The Freedom of A Budget

Learn How to Spend Without Guilt

Vaughan Moore

Reading Time: 5 minutes


B udgeting has been given a bad rap.  Millions have tried it and given up.  Thousands of articles have been written about it. Hundreds of apps have been developed. Lots of “financial guru’s” swear by it.  Yet, most give it a try and give up before they experience the real freedom it gives. Why…

Part of it has to do with human nature. It’s hard to start anything new.  And we tend to want immediate results without much sacrifice.

Oh, and there’s that word, sacrifice, that prevents most from even starting.

Is it Really Sacrifice if it Produces Freedom?

The kind of sacrifice I’m talking about isn’t really about depriving ourselves from the things we love.  In fact it’s the opposite.

When we consciously make decisions about money using a budget, we make better decisions so there’s more money left for the things we love. 

Thousands of studies have shown that we make emotional decisions about our life and then look for logical and rational aspects of that decision to justify it.  This spans all of life, not just our financial life.

Why Most Budgets Don’t Work

Guilt, shame, fear and pride are powerful emotions.  Trillions of dollars are spent every year to in an effort to make us feel one of them so we’ll buy something we don’t really need or even want.

With access to credit, we’re really fighting a losing battle.

Our grandparents dealt with the same issues, they just didn’t have a credit card and access to Amazon instantly available 24/7.

Just to be clear, a budget doesn’t solve this problem. And this is the reason so many people try and fail at budgeting.

Unfortunately, they view the budget as an external force that should control their spending impulses. This naturally causes them to resent the tool and to blame it when they succumb to the siren song of Madison Avenue.

Freedom to Spend Without Guilt

A budget is not an external force preventing you from doing anything.  It’s a tool to help you spend money free from guilt.

It’s designed to help you make priority decisions about what’s important to you.

It’s a tool to help you not only spend without guilt, but spend extravagantly without guilt.

And, it’s a tool to help you cut mercilessly the expenses that are not important to you so you have more left for what is.

Unlock the Cage You’re In

Believe it or not, people who don’t budget are the ones who are trapped.  Once you develop the habit of budgeting, you see the world through a new set of lenses.  What you thought was a straight-jacket really turns out to be a key.  And the key unlocks a door you never knew was there.

Some Options

As I mentioned, there are are multitude of budgeting tools out there for all kinds of different personalities and styles.  Here are three for you to consider.

Simple starts from the premise that most of our spending should be done with money we have, not money we don’t.  So, the app is linked to a checking account with a debit card (I’m suprised Dave Ramsey didn’t think of this!).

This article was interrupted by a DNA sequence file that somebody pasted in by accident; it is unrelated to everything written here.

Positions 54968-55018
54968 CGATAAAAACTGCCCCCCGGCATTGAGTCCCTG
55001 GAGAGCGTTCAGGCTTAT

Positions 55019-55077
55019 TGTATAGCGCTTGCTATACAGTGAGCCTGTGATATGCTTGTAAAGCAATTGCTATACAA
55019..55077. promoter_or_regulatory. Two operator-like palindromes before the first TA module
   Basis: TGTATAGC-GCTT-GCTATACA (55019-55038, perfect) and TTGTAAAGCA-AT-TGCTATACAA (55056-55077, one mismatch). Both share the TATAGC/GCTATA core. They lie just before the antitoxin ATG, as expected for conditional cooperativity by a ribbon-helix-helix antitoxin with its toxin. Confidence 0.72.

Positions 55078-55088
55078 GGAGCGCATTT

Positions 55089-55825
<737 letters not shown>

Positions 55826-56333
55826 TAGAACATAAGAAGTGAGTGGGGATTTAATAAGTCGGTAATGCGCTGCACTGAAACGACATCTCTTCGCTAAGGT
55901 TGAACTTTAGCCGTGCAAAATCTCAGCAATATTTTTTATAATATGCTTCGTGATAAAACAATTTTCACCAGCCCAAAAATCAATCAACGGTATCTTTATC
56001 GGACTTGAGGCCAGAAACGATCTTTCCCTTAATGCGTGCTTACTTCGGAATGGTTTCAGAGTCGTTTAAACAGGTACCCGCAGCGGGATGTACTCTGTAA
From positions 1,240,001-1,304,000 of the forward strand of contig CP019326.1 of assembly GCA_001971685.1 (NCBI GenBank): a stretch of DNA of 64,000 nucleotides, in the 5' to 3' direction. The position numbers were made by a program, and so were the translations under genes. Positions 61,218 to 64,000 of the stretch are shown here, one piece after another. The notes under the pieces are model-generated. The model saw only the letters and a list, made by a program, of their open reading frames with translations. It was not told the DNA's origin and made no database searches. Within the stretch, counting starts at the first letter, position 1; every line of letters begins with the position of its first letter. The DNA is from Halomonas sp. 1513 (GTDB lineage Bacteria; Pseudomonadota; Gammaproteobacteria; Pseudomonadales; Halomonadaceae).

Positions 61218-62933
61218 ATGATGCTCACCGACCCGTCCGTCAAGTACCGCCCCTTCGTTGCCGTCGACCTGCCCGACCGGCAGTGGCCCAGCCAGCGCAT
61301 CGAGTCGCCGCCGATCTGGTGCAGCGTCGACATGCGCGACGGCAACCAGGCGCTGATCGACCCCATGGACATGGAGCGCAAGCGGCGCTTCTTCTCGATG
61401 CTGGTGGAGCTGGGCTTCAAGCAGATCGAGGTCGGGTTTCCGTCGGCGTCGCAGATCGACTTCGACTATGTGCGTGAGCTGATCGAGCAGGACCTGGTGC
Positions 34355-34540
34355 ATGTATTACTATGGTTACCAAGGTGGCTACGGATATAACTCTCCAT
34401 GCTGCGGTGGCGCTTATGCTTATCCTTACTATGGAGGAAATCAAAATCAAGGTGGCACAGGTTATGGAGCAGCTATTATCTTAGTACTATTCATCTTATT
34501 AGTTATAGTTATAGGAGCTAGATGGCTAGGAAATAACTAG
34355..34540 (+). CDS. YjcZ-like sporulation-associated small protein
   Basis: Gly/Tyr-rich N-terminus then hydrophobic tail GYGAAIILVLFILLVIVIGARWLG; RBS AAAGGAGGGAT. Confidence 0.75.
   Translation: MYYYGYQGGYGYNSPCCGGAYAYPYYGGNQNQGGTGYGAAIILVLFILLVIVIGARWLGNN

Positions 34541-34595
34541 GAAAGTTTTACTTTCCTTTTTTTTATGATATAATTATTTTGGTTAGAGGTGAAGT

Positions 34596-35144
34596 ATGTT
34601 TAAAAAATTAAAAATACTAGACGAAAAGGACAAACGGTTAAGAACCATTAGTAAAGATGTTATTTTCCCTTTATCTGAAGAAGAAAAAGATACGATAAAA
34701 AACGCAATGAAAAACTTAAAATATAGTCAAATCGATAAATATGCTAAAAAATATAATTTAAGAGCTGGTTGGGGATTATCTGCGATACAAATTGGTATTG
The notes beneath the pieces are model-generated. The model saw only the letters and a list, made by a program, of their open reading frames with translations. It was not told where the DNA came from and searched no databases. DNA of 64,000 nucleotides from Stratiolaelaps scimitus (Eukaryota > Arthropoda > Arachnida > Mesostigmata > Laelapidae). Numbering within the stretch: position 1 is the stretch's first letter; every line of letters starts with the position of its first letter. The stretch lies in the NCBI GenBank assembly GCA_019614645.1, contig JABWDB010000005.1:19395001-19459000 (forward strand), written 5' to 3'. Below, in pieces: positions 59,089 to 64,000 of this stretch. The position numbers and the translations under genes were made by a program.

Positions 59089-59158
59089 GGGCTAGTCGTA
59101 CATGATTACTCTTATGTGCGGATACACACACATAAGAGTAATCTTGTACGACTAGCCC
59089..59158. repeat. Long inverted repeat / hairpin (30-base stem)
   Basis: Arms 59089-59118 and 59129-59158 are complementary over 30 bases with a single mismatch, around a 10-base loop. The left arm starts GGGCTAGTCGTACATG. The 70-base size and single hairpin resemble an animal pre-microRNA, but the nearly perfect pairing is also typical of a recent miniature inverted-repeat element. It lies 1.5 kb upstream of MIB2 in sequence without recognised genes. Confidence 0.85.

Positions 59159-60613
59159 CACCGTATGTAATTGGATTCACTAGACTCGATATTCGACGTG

And the reason I like it is that foundationally it’s built around goals (see my article on the magic of yellow sticky notes for goal setting). You set a goal and the app sets money aside in your account for it. You don’t have to set up a dozen different accounts at your bank, Simple is good enough at tracking these goals over time.

Everything else is categorized as “Safe to Spend”.  That means you can spend money on anything else you want and be assured you’ll have money for this goal. The drawback is that if you only have a few goals in simple, everything else is “Safe to Spend” when maybe it really needs to be allocated to something.

This app is for the “free spirit” that doesn’t like to get into accounting for every last penny, but needs the freedom of a budget.

You Need A Budget (

My favorite is YNAB.  It’s what my wife and I use.  Like Simple, it’s an app on your phone, so you carry your budget with you.  It’s more thorough that Simple and is not linked to a specific bank.

It’s a budgeting tool, not a forecasting tool, and there is a distinction.  You only budget money you have, not money you expect to have.  So you’re not making a yearly forecast of your spending based on what you expect to make in a given month or year, you’re just budgeting the money you actually have in the bank.

The idea is, don’t spend money on something you don’t have the money already set aside for.

But that doesn’t mean you can’t spend money on something you really want or need.  You simply need to move it from a category that is less important to you.  There is a trade off – a sacrifice.  But it’s a sacrifice you’re willing to make.  And it’s one your intentional about.  That’s where the freedom comes in.

Quicken ( or

I used Quicken for years, before Intuit bought and before the app.  I was always putting in a stack of receipts a week or two late to see if I had blown a forecasting category.  That was then, this is now.

With the purchase of Mint, budgeting got much better.  And it’s been a long time since I used Mint personally.  But it still relies on a “forecasting” mindset where you input what you think you’re going to make in a month and then budget accordingly.

I prefer the other way around, just budgeting what I have.  It’s a subtle difference, but once you’ve made the switch in your mind, you’ll never go back.

What’s Your Take?

Are you a budgeter?  Have you experienced the glory and the freedom of spending without guilt? Or have you had challenges with a budget?  Have you tried and failed?  Let me know your experiences with budgeting in the comments below.  All comments are moderated so there won’t be any judgement flamed here, just help and encouragement.

Jun 25, 2019

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